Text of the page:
A few weeks ago on the Digest’s tiny home island of Key Biscayne, we saw something along our one main boulevard not seen in quite some time: a lemonade stand operated by a trio of young kids. They weren’t selling much.
Some time between this first enterprise and their next, these kids’ll learn about getting the product onto the street before 5:30pm, about setting up shop across from the supermarket and doubling the price, trying to sell a hot-weather refreshment on a cool afternoon. But every kid has one lemonade stand in their past — one commodity they’ve tried to sell at a premium price and struggled.
And if someone doesn’t learn that lesson in childhood, they generally go into the renewable fuels industry and learn the lesson there.
Product premiums are real, green premiums are unicorns
No, Virginia, there isn’t any green premium in renewable fuels, chemicals or materials. Actually, there isn’t any premium available for any product, anywhere, at any time, green or not, if it is distributed as a commodity and into commodity markets. It is the absence of differentiation and uniform pricing that, by definition, makes any market a commodity market. So, it is as foolish to seek green premiums in commodity markets as it is to look for gases in a perfect vacuum.
But that doesn’t mean there are not product premiums.
There are four things you can do to induce adoption of a sustainable product or technology beside the usual commodity inducement of a low price.
1. You can address a scarcity (such as delivering to an island economy).
2. You can deliver a functional advantage.
3. You can change the commodity specification so that it requires a renewable attribute.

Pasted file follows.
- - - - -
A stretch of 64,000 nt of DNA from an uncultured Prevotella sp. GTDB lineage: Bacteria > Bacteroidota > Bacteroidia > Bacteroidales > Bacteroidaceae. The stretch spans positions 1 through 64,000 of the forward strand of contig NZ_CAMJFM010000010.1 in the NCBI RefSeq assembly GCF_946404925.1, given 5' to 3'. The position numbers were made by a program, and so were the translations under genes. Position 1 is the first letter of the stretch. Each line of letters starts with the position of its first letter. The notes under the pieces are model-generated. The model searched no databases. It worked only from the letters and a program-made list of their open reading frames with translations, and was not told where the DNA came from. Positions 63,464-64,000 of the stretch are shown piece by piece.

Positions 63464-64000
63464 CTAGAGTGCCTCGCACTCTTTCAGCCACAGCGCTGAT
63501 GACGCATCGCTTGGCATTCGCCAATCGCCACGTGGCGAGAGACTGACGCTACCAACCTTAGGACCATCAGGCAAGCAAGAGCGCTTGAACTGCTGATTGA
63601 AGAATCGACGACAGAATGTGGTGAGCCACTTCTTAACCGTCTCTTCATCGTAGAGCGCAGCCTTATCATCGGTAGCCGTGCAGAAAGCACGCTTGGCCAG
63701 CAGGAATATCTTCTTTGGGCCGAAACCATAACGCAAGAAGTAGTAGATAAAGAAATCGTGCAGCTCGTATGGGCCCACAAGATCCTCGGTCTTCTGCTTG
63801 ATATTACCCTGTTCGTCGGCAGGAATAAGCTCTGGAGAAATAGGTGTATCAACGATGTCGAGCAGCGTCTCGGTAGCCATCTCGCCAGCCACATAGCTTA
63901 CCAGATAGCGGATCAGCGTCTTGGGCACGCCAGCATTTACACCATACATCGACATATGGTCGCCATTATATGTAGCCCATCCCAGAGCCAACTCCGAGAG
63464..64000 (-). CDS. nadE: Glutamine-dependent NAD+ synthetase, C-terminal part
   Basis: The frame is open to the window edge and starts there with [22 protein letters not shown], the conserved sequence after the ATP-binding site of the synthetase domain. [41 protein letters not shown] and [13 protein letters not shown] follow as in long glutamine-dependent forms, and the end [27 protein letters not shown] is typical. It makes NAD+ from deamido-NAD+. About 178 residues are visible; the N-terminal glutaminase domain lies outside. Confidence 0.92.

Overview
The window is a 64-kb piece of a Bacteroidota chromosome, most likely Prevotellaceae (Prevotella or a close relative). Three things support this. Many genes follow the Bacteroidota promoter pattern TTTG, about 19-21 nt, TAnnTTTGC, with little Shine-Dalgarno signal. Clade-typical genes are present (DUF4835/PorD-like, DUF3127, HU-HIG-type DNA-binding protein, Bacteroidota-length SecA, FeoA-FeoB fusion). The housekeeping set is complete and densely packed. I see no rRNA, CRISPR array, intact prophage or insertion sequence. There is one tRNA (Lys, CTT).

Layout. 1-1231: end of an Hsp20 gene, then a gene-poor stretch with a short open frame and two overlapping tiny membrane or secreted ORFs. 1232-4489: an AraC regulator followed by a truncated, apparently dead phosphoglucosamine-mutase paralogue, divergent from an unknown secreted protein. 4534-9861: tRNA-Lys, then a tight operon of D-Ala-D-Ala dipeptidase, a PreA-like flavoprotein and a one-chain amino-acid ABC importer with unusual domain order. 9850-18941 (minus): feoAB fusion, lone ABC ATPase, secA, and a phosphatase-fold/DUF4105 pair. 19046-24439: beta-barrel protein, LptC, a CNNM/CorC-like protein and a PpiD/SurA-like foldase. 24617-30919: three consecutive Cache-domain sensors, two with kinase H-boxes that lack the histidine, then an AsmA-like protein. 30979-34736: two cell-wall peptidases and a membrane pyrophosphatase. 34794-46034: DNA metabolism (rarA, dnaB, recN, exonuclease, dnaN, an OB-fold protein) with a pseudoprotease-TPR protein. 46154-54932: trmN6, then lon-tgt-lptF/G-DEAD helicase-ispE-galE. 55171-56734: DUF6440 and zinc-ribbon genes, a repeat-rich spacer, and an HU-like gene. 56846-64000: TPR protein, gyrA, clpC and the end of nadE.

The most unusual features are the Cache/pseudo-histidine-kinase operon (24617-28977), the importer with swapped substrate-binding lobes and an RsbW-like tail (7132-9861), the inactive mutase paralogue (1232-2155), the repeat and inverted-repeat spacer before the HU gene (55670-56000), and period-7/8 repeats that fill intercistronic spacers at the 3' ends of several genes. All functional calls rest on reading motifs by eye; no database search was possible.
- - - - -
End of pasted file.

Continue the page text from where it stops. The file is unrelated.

4. You can build a brand.
There are excellent examples of each.
Scarcity. Companies like Pacific Biodiesel produce biofuels natively in Hawaii from local crops, and compete against fossil fuels that must be shipped into the island’s ports for refining — there’s a premium available for biofuels, there, because of the logistical advantage.
Functional advantage. You can make polylactic acid with more simplicity from renewables than fossil fuels (which lack the oxygen that PLA contains), and NatureWorks has with its Ingeo line of products shown us a variety of products that can be made using PLA’s functional advantages — for example, soft packaging for juice drinks.
Changing a spec. In the aviation industry, commercial airlines banded together with regulators to develop several new specifications for jet fuel (including HEFA, the ARA Readijet 100% drop-in fuel spec, and ATJ alcohol fuels) that utilize biobased feedstocks and their renewable properties, and several airlines (and the US Navy) have begun to commit to buying fuels based on those specs in large quantities as producers make them available.
Building a brand. Companies like Coca-Cola have found great success in marketing a sustainable image grounded in packaging breakthroughs such as the 30% biobased content Plant Bottle.